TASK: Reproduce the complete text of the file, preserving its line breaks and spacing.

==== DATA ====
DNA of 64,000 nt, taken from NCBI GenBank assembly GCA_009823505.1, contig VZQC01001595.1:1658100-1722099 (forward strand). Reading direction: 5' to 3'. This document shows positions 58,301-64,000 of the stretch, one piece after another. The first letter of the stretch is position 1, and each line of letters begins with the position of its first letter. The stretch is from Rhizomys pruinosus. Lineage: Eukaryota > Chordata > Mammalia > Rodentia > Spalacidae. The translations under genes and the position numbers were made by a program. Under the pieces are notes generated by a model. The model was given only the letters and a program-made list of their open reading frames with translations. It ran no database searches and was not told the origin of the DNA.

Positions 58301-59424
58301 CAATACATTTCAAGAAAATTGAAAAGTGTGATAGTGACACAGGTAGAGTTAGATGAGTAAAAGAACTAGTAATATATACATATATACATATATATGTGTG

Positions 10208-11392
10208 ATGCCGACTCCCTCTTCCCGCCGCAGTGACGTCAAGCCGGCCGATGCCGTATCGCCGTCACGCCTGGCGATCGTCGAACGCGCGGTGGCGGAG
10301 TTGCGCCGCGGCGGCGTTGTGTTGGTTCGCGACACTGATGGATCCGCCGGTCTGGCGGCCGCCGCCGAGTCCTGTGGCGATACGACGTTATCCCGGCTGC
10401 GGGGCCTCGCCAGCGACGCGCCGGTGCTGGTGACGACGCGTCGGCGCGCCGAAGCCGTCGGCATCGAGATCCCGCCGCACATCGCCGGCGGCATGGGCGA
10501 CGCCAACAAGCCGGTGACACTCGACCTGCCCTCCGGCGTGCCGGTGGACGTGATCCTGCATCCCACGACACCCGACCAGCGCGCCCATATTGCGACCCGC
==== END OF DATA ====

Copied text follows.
DNA of 64,000 nt, taken from NCBI GenBank assembly GCA_009823505.1, contig VZQC01001595.1:1658100-1722099 (forward strand). Reading direction: 5' to 3'. This document shows positions 58,301-64,000 of the stretch, one piece after another. The first letter of the stretch is position 1, and each line of letters begins with the position of its first letter. The stretch is from Rhizomys pruinosus. Lineage: Eukaryota > Chordata > Mammalia > Rodentia > Spalacidae. The translations under genes and the position numbers were made by a program. Under the pieces are notes generated by a model. The model was given only the letters and a program-made list of their open reading frames with translations. It ran no database searches and was not told the origin of the DNA.

Positions 58301-59424
58301 CAATACATTTCAAGAAAATTGAAAAGTGTGATAGTGACACAGGTAGAGTTAGATGAGTAAAAGAACTAGTAATATATACATATATACATATATATGTGTG

Positions 10208-11392
10208 ATGCCGACTCCCTCTTCCCGCCGCAGTGACGTCAAGCCGGCCGATGCCGTATCGCCGTCACGCCTGGCGATCGTCGAACGCGCGGTGGCGGAG
10301 TTGCGCCGCGGCGGCGTTGTGTTGGTTCGCGACACTGATGGATCCGCCGGTCTGGCGGCCGCCGCCGAGTCCTGTGGCGATACGACGTTATCCCGGCTGC
10401 GGGGCCTCGCCAGCGACGCGCCGGTGCTGGTGACGACGCGTCGGCGCGCCGAAGCCGTCGGCATCGAGATCCCGCCGCACATCGCCGGCGGCATGGGCGA
10501 CGCCAACAAGCCGGTGACACTCGACCTGCCCTCCGGCGTGCCGGTGGACGTGATCCTGCATCCCACGACACCCGACCAGCGCGCCCATATTGCGACCCGC